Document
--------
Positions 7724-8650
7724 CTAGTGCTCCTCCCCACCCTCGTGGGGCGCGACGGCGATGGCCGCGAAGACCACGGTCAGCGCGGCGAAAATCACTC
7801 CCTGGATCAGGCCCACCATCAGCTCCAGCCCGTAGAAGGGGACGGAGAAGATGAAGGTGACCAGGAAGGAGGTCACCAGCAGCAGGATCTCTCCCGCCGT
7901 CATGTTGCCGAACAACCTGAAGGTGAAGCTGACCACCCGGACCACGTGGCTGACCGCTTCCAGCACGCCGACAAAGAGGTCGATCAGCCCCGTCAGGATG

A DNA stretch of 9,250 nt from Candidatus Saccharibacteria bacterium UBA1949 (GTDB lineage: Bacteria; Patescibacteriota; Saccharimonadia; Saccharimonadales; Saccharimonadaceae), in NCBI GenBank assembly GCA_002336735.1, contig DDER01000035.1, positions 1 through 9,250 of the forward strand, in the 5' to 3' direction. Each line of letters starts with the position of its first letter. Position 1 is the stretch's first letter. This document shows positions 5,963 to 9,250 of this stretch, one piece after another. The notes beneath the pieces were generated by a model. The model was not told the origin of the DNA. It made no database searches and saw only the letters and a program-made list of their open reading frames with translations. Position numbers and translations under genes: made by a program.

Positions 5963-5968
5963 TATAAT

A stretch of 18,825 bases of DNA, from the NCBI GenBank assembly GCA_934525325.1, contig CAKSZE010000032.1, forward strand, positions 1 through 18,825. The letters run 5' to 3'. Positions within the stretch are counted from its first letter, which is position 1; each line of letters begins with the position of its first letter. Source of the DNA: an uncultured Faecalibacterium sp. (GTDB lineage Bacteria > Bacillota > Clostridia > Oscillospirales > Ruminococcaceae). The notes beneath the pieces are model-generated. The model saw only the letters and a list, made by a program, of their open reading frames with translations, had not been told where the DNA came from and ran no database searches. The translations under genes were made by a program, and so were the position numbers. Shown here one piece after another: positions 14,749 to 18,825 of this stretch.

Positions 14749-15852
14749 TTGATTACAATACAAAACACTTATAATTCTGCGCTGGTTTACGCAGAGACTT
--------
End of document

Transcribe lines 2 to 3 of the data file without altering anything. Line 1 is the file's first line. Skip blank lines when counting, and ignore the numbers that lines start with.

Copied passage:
7724 CTAGTGCTCCTCCCCACCCTCGTGGGGCGCGACGGCGATGGCCGCGAAGACCACGGTCAGCGCGGCGAAAATCACTC
7801 CCTGGATCAGGCCCACCATCAGCTCCAGCCCGTAGAAGGGGACGGAGAAGATGAAGGTGACCAGGAAGGAGGTCACCAGCAGCAGGATCTCTCCCGCCGT